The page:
The Secretary made it clear that he did not have to tell anyone in the audience how hard it is to find skilled workers for manufacturing jobs. He emphasized that, unfortunately, it is only going to get harder if "we the state and the manufacturing industry don’t do more together." He cited as an example the industry-led Manufacturing Advancement Center’s Workforce Innovation Coalition (MACWIC) as a necessary collaboration, stating: "The Massachusetts Advancement Center Workforce Innovation Collaborative (MACWIC) started with a partnership between MassMEP, Quinsigamond Community College, Worcester Technical High School, and Worcester Polytechnic Institute. I understand it has since expanded to partner with other vocational schools and colleges in the region.

"MACWIC engaged employers to articulate their educational and training needs while aligning vocational schools and colleges around those needs. MACWIC has created those career pathways that we need to develop across the state."

The Secretary also noted that a similar collaboration has taken place in the Springfield area where the Workforce Investment Board joined forces with Springfield Community College and local manufacturers, including Smith and Wesson, to create a skills training program to develop a college level advanced manufacturing training program.

Secretary Walker concluded his remarks at the conference by describing the way that the Workforce Skills Cabinet Secretary Jay Ash, Housing and Economic Development Secretary Jim Peyser, Education Department, and his office have transformed the way the state responds to businesses needs and resources for talented workers. Secretary Walker stated:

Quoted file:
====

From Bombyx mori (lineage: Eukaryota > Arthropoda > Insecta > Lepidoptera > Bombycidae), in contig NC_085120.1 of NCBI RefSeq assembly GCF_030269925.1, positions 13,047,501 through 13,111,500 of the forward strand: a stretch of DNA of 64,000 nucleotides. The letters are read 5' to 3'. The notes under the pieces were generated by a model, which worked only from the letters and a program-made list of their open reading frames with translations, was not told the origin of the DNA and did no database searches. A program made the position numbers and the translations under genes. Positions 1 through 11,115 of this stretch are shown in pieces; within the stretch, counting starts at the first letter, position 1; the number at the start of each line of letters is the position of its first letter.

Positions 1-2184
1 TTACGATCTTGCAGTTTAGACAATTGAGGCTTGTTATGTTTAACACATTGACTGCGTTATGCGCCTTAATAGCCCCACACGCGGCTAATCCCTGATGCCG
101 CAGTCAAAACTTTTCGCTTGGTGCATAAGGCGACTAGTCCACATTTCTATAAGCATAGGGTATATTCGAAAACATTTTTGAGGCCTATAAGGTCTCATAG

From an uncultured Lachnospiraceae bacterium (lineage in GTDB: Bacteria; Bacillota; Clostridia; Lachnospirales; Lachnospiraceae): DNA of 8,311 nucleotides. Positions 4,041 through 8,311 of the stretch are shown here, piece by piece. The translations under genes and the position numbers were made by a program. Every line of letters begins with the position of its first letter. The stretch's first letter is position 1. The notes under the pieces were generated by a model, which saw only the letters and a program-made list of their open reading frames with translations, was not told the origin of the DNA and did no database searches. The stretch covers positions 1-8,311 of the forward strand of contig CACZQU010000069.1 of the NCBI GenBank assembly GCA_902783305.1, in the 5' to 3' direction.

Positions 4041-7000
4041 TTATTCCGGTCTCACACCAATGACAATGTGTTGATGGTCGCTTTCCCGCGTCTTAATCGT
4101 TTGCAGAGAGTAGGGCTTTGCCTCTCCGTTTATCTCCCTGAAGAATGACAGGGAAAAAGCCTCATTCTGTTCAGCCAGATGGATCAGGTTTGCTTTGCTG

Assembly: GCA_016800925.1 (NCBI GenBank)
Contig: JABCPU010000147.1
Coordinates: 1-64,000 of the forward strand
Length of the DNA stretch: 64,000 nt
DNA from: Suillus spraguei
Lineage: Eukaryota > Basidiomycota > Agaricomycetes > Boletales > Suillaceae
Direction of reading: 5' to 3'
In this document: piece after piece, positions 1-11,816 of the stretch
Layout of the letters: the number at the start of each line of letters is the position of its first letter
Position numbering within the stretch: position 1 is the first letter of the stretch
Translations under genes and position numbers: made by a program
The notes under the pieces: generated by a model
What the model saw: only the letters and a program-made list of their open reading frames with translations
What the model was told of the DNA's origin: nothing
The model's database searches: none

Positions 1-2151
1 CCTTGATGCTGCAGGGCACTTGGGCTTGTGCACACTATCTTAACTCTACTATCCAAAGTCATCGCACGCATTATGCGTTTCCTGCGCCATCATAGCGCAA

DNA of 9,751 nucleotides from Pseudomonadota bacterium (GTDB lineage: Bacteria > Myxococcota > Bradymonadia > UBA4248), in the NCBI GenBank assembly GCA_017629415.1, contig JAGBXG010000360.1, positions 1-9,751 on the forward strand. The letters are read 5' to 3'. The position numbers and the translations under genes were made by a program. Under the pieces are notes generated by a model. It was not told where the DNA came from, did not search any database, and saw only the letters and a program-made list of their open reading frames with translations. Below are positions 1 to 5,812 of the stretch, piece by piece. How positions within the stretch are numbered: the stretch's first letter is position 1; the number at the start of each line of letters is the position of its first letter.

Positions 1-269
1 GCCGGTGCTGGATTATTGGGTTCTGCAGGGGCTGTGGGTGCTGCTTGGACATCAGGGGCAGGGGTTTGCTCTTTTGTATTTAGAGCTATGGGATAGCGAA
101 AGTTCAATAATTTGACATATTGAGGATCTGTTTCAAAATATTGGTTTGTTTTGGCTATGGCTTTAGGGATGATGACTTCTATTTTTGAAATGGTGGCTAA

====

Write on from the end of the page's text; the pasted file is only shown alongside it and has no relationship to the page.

"We are changing the way we work and how we respond in unison to companies’ hiring needs at the state and local level. Previously, it was only economic development that would talk to a company. There was no conversation about collective support for companies, or talk among the different secretariats around developing talent pipelines in regions. Now the three of us work in close contact to develop ways to foster collaboration between manufacturers, community colleges, technical high schools, and regional workforce boards to create regionally specific pipelines of skilled workers.

"We want to make sure residents are getting the skills they need to fill the jobs that are available in different parts of the state, particularly in manufacturing. The Baker administration is making strategic investments so that our students graduate highly skilled and prepared to compete in the manufacturing industry."

Such a commitment of support by the state is certainly necessary if our manufacturing community is to continue to grow as it has over the last decade. The 2012 Economic Census (Annual Survey of Manufactures) indicated that the mean value added per production employee grew 64% from the prior 2002 Census to $199,500 per employee per year. This is an indication of both the level of growth and complexity of today’s manufacturing economy. The collaboration of the manufacturing community with educators as well as with the state is essential since no one group can correct the workforce issues facing us by themselves.

Anyone interested in or in need of assistance in establishing a MACWIC type organization in your local area should contact Ted Bauer at 508-831-7020.